These Pittsburgh Steelers serve as yet another case study proving that fantasy football does not work in real life. On offense, the Steelers have three of the best at their respective positions, in Ben Roethlisberger, Le’Veon Bell, and Antonio Brown; each one is capable of putting up staggering statistics. Last summer, it was Roethlisberger who announced that the 2016–17 Steelers were set to torch defenses for 30 points per game. In reality, however, these Steelers rank 15th in the league in scoring, at 24 points per game.
Bell sat out the first three games of the season for failing to report to a drug test; Big Ben has been knocked around repeatedly; and the team failed to roll out a viable WR2 next to Antonio Brown, with the NFL banning the enigmatic Martavis Bryant for the entire year. Against this backdrop, the Steelers took a brutal 34-3 Week 3 beating on the road in Philadelphia.
Pittsburgh is now staring down a four-game losing streak that puts them at 4-5. Last week, Ezekiel Elliott ran roughshod over the defense at Heinz Field for 114 yards on 21 carries. To add insult to injury, the rookie referred to his game-winning, 32-yard touchdown gallop as the “parting of the Red Sea” against a lifeless Steel Curtain. For now, Pittsburgh can take solace in the fact that the team does have two games remaining on the schedule against the Cleveland Browns out of the suddenly weak AFC North.
2. Green Bay Packers
In 2010, the Green Bay Packers helped write the playbook for teams that muddled through the regular season, backed into the playoffs, and somehow peaked at just the right time. That team went 10-6, earned a wild-card berth, and took three straight playoff games on the road before winning Super Bowl XLV. In 2014, the Pack started off the year at 1-2, right before Aaron Rodgers told anxious fans to “relax.” Then, the team won nine of their next 10 games en route to taking a bitter overtime loss in the Conference Championship.
Last year, Green Bay went 10-6 and blew the doors off the Redskins on the road, before losing another overtime thriller in Arizona in the divisional round. Without the services of Jordy Nelson, Rodgers held things together by handing the football off to a fat Eddie Lacy and hooking up with possession receiver Randall Cobb working out of the slot. After this finish, fans expected the 2016–17 Packers to contend for Super Bowl LI, especially after Lacy reported to training camp in the best shape of his life and big playmaker Nelson recovered from his torn ACL.
Instead, the Packers are 4-5 after dropping three straight games. The running game is a disaster, with Lacy missing significant time due to a nagging ankle injury. Without him, wide receiver Ty Montgomery is left to rotate into the backfield to take the majority of handoffs, only to be repeatedly stonewalled at the line of scrimmage. Head coach Mike McCarthy is now on the hot seat, largely because of his predictable offense that often results in Rodgers freelancing out of the pocket and hurling the football into the dirt, before a chorus of boos rains down from the stands at Lambeau.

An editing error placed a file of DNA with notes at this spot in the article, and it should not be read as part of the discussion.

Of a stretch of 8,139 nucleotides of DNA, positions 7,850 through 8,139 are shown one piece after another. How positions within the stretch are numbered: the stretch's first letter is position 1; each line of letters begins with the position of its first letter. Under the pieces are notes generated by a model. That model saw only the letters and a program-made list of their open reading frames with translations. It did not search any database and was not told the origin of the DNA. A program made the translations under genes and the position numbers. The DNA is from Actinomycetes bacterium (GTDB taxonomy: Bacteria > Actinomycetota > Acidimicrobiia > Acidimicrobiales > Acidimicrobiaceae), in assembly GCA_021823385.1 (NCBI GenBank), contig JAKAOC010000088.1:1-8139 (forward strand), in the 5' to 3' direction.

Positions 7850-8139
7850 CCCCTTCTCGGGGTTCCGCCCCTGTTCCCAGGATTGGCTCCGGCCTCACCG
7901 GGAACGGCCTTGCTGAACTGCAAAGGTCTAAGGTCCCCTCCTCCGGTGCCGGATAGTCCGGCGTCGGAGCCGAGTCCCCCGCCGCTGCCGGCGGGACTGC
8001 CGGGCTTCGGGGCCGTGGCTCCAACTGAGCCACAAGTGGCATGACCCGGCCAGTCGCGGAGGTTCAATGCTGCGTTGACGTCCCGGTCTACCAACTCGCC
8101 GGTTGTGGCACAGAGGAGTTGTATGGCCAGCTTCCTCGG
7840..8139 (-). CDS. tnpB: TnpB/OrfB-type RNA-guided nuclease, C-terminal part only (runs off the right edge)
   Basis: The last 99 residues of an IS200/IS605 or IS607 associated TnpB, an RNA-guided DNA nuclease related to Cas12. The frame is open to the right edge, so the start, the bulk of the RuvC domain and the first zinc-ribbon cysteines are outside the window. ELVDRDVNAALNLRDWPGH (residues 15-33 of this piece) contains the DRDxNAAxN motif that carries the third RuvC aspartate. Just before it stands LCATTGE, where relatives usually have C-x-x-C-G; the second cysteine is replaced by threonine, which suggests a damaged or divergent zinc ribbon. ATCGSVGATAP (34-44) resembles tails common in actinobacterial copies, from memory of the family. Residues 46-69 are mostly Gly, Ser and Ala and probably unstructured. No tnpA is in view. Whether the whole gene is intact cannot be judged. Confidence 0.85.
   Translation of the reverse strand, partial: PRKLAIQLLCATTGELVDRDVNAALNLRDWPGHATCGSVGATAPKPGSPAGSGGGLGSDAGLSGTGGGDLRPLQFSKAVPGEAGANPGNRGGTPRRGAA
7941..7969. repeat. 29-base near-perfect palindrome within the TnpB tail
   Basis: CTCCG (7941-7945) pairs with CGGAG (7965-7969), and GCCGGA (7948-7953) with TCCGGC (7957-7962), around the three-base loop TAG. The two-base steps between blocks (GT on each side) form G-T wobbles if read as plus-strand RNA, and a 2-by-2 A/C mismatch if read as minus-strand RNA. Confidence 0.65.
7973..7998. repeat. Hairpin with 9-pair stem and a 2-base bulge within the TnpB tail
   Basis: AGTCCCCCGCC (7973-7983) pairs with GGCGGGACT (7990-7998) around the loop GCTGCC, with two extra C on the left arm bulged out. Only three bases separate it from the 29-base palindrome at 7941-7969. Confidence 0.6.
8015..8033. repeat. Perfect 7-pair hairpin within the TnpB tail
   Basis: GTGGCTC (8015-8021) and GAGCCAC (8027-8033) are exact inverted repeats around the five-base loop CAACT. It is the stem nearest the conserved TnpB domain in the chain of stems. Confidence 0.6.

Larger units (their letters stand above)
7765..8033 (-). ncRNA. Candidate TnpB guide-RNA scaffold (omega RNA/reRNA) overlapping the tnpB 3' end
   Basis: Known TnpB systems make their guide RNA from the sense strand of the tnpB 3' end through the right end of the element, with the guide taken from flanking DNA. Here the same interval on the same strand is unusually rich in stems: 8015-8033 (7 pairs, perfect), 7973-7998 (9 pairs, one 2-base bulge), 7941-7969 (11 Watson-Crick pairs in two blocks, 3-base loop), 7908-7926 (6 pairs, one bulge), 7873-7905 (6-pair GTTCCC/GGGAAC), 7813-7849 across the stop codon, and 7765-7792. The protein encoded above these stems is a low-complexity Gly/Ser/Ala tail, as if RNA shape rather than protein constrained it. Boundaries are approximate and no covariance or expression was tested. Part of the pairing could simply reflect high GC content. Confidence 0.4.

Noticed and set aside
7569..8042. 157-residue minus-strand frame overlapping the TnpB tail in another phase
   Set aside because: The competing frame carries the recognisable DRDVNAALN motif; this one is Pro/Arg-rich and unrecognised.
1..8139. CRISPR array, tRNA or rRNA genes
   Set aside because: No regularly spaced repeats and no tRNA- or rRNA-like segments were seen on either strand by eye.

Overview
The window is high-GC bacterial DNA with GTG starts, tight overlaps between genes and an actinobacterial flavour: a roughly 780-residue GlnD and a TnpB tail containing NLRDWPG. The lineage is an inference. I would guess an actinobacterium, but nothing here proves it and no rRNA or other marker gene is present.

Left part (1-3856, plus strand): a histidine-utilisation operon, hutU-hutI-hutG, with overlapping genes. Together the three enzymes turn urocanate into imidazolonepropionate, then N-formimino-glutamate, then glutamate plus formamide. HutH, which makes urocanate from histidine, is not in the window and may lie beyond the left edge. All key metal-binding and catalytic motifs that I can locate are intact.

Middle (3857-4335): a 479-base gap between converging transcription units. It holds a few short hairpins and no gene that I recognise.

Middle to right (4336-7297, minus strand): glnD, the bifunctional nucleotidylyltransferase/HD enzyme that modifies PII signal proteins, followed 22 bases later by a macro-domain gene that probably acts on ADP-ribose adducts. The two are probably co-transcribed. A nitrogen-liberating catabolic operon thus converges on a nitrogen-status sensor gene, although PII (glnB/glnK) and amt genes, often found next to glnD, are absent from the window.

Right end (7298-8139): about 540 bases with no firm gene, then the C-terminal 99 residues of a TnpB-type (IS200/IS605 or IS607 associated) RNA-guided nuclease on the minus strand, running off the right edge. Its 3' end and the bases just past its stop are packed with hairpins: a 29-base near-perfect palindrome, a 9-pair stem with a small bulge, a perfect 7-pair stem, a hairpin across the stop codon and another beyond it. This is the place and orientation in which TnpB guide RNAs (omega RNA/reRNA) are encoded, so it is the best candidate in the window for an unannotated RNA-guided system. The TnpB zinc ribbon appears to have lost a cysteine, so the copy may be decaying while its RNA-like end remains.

Like Pittsburgh, Green Bay can save its season, if it closes out the season at 9-7 and remains the last man standing over a weak NFC North. To do so, the Pack must go 5-2 the rest of the way, with division leaders Houston, Seattle, and Detroit still left on the schedule.
1. Carolina Panthers
Last year, the Carolina Panthers rattled off 14 straight wins to open up the regular season, before closing out the year at 15-1. From there, the Panthers dominated the NFC playoffs and throttled the Seahawks and Cardinals by a combined 80-39 score. Then, Cam Newton looked like the quarterback of the future, as a 6-foot-5 physical specimen with a cannon arm. In claiming MVP honors, Newton passed for 3,837 yards and 35 touchdowns through the air and 636 yards and 10 touchdowns on the ground.
Sadly, this party came to a crashing halt in Super Bowl 50, when Newton took six sacks, threw one ugly interception, and a stellar Broncos’ defense harassed him into a miserable 18-for-41 passing. Newton, after suffering from the losing end of this 24-10 blowout, refused to address the media after the Big Game. At that point, Denver had cracked the code. First, contain the pocket with a rotation of speedy defensive ends and outside linebackers who crash down into the line of scrimmage. Next, roll the corners up in press coverage, to bait Newton to force the football into tight windows. Lastly, have a middle linebacker patrol the field as a spy, to tee off on Newton, if he were to take off and run.
For 2016–17, Newton has struggled with his accuracy, already throwing seven picks through eight games, while complaining to officials about repeatedly taking his share of vicious shots outside of the pocket. Like Colin Kaepernick before him, Newton quickly realized that defenses already adjusted to the shotgun-spread gimmick. The Panthers are now 3-6 and dead last in the NFC South. The Super Bowl curse is real.